By Kevin Bankston, Senior Staff Attorney, Electronic Frontier Foundation
The surveillance powers authorized by the USA PATRIOT Act endanger civil liberties, but their impact pales in comparison to that of the FISA Amendments Act (FAA) passed by Congress last summer. That law eviscerated Americansâ€™ protections against domestic spying by intelligence agencies and granted immunity to telecommunications companies that illegally assisted in the National Security Agencyâ€™s warrantless wiretapping. The PATRIOT renewal debate offers the first, best, and perhaps last meaningful opportunity to reform that law, and the Electronic Frontier Foundation (EFF) urges members of the Senate Judiciary Committee to support any amendments to the FAA offered by Senator Feingold when it considers PATRIOT renewal tomorrow morning.
Last week, Greg Nojeim of the Center for Democracy & Technology (CDT) ably introduced ACSblog readers to the current state of the USA PATRIOT debate: how three provisions related to PATRIOT are set to expire at the end of the year; how Senators Leahy and Feingold have introduced bills that would renew most or all of the expiring provisions but that also contain critical new privacy protections; how the Senate Judiciary Committee is set to consider those bills tomorrow; and how, in CDTâ€™s opinion, â€śreform of NSL authority should be at the top of the congressional agenda for the Patriot Act.â€ť EFF wholeheartedly agrees with CDTâ€™s conclusion that the FBI's authority to issue National Security Letters is the PATRIOT power that poses the most clear and present danger to civil liberties. However, the PATRIOT debate is also a critical opportunityâ€”perhaps the only opportunityâ€”to significantly reform the much more worrisome surveillance powers granted by the FAA.
From a civil liberties perspective, focusing on reforming the PATRIOT Act without also considering FAA reform is like rearranging deck chairs on the Titanic. Although objectionable in the extreme, PATRIOT did not fundamentally change the structure of federal surveillance law; rather, it was a collection of nips and tucks to current law that favored Executive authority over personal privacy, which when taken together constituted a significant new threat to civil liberties. On the other hand, the FAA was a radical facelift to the law, which broadly expanded the governmentâ€™s warrantless wiretapping authority and reduced Americansâ€™ protections against interception of the content of their phone conversations and emails. Admittedly, NSLs authorized by PATRIOT have been used to obtain the sensitive phone, internet and credit records of hundreds of thousands of Americans. The FAA, however, is being used to intercept and store millions upon millions of private telephone calls and internet communications, including purely domestic communications.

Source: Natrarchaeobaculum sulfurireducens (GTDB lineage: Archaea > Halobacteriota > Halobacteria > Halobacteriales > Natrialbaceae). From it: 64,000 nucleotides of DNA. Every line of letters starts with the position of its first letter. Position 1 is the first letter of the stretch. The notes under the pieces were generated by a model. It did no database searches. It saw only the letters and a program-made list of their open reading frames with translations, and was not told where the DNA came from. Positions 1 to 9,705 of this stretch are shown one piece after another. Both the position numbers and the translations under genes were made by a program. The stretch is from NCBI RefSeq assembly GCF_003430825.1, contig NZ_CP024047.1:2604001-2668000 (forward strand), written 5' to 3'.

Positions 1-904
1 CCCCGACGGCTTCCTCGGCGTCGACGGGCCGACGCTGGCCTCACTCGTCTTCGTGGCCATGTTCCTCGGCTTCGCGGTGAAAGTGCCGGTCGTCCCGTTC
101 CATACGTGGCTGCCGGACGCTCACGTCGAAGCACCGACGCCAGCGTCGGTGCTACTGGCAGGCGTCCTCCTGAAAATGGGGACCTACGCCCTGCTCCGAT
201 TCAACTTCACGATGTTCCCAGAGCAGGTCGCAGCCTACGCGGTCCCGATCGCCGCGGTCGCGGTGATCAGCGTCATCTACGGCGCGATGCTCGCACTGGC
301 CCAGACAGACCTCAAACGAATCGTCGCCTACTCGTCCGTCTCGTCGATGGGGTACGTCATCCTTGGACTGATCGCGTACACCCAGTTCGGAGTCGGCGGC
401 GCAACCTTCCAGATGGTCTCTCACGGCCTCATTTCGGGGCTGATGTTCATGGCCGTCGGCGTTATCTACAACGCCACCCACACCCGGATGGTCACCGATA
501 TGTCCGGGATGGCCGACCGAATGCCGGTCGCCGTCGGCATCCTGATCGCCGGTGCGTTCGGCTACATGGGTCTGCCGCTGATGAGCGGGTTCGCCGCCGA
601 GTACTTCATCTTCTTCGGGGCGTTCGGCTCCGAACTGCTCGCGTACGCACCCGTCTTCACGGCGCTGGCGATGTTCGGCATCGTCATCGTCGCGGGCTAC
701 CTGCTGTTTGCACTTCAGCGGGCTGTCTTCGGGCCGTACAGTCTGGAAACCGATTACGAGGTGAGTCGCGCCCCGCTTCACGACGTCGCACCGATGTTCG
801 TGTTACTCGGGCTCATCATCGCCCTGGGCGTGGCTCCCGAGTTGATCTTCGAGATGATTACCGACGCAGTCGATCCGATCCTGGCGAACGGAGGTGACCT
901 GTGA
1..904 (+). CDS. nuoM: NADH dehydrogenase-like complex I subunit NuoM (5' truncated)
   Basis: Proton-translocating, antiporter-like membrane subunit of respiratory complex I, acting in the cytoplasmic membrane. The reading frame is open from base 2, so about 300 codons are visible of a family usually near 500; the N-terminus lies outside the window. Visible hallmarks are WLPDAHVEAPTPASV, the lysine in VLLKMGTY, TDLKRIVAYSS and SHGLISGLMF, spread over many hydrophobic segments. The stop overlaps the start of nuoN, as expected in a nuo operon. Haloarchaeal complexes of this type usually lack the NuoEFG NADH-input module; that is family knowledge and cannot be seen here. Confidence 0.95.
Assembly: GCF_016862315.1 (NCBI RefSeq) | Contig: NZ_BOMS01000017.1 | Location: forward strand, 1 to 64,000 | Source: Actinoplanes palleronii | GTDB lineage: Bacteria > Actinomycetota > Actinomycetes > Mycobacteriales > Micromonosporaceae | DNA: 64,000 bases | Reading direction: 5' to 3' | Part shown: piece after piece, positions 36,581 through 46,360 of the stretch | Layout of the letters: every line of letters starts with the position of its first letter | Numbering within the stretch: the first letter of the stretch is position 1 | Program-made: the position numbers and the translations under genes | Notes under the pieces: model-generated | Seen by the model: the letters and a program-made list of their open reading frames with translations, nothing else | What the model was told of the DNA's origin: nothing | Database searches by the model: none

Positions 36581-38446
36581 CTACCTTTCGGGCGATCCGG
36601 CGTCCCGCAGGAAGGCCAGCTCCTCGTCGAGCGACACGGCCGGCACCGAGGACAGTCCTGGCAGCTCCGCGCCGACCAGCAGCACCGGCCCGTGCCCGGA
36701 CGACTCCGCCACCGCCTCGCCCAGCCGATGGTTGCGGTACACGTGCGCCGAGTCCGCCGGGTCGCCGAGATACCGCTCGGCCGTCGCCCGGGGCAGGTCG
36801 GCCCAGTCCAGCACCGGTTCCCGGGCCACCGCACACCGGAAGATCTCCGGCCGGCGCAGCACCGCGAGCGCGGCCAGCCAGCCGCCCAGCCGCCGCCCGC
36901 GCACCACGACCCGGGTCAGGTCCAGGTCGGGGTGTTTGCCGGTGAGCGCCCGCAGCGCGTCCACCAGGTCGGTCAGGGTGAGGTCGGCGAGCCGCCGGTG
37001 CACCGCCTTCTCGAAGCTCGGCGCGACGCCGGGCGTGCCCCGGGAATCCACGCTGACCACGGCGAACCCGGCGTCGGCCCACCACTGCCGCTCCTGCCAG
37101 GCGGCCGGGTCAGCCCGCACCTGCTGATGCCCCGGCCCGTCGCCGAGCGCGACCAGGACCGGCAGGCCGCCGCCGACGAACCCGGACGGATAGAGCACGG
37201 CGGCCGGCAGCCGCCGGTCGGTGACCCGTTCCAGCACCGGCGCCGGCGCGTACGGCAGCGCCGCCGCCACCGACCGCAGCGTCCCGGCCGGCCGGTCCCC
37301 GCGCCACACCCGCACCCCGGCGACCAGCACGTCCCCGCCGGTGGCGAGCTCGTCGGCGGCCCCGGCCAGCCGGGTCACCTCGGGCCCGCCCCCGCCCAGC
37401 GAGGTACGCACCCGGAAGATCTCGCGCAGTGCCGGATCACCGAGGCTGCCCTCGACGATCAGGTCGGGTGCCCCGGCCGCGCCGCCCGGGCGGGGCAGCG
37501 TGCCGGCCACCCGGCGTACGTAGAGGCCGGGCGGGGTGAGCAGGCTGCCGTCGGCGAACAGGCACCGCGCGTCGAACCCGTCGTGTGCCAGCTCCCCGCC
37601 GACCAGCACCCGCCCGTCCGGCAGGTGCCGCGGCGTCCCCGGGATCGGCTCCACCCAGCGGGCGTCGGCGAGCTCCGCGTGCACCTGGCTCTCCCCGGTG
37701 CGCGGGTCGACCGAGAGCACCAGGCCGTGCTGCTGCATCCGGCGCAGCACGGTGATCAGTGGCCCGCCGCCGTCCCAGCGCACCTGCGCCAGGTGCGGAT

This assertion is borne out by the investigative reporting of the New York Times, a leader when it comes to covering surveillance issues. The Gray Lady first reported back in April that in its attempts to implement the FAA, the National Security Agency (NSA) had engaged in â€śsignificant and systemicâ€ť â€śovercollectionâ€ťâ€”i.e., illegal interceptionâ€”of large volumes of domestic email traffic. The Timesâ€™ follow-up reporting indicated that the â€śovercollectedâ€ť emails likely numbered in the millions, and that those millions of illegally intercepted emails were being kept by the NSA in a database code-named â€śPinwaleâ€ť.